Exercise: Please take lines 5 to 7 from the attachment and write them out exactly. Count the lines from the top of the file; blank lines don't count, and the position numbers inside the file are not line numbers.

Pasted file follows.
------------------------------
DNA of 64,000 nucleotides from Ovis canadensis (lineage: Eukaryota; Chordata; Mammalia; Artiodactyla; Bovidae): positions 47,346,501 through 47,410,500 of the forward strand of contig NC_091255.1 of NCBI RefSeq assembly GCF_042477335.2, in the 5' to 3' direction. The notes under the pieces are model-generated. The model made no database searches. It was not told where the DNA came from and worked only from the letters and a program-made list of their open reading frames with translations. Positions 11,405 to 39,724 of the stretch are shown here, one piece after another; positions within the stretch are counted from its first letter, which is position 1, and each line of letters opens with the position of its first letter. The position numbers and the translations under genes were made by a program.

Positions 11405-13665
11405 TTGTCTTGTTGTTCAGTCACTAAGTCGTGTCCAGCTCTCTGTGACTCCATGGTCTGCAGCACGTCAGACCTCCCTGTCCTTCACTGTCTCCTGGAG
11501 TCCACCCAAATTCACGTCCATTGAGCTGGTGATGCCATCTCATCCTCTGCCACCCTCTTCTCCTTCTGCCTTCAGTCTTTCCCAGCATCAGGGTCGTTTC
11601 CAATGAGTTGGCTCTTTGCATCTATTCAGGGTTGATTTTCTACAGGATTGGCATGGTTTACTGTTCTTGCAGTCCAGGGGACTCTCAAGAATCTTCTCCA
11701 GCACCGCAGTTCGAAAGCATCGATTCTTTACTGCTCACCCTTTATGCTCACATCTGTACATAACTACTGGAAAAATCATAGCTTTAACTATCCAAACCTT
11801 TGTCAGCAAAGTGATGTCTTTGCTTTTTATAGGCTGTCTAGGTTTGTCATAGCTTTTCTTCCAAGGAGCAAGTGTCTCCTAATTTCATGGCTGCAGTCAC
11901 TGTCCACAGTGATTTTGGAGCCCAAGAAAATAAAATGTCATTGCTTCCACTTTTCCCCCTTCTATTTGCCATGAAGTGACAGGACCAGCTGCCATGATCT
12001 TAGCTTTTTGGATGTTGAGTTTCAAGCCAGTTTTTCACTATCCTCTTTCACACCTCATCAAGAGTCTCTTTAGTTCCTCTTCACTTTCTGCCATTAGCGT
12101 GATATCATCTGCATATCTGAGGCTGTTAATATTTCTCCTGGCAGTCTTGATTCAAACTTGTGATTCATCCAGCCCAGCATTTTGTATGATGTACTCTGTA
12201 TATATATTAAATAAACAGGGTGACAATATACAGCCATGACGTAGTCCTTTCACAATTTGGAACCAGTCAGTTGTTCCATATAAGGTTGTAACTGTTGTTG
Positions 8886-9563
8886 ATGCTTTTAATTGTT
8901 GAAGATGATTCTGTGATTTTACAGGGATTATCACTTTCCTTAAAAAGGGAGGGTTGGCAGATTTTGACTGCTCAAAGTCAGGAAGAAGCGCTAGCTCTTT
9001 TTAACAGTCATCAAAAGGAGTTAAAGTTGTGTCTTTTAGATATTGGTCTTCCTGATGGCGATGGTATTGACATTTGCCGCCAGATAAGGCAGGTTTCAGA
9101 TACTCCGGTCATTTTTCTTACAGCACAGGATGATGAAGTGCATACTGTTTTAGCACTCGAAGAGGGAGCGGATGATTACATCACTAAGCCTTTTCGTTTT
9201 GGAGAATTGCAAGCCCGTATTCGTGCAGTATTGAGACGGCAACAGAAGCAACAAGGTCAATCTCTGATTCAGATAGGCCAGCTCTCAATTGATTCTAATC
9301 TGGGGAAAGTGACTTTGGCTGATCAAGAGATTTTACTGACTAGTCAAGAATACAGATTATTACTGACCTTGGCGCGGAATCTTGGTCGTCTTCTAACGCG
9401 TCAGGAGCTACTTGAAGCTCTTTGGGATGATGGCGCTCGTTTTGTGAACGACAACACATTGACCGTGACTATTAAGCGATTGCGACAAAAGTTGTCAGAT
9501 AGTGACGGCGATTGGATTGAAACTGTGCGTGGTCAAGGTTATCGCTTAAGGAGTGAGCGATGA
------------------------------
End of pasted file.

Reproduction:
11601 CAATGAGTTGGCTCTTTGCATCTATTCAGGGTTGATTTTCTACAGGATTGGCATGGTTTACTGTTCTTGCAGTCCAGGGGACTCTCAAGAATCTTCTCCA
11701 GCACCGCAGTTCGAAAGCATCGATTCTTTACTGCTCACCCTTTATGCTCACATCTGTACATAACTACTGGAAAAATCATAGCTTTAACTATCCAAACCTT
11801 TGTCAGCAAAGTGATGTCTTTGCTTTTTATAGGCTGTCTAGGTTTGTCATAGCTTTTCTTCCAAGGAGCAAGTGTCTCCTAATTTCATGGCTGCAGTCAC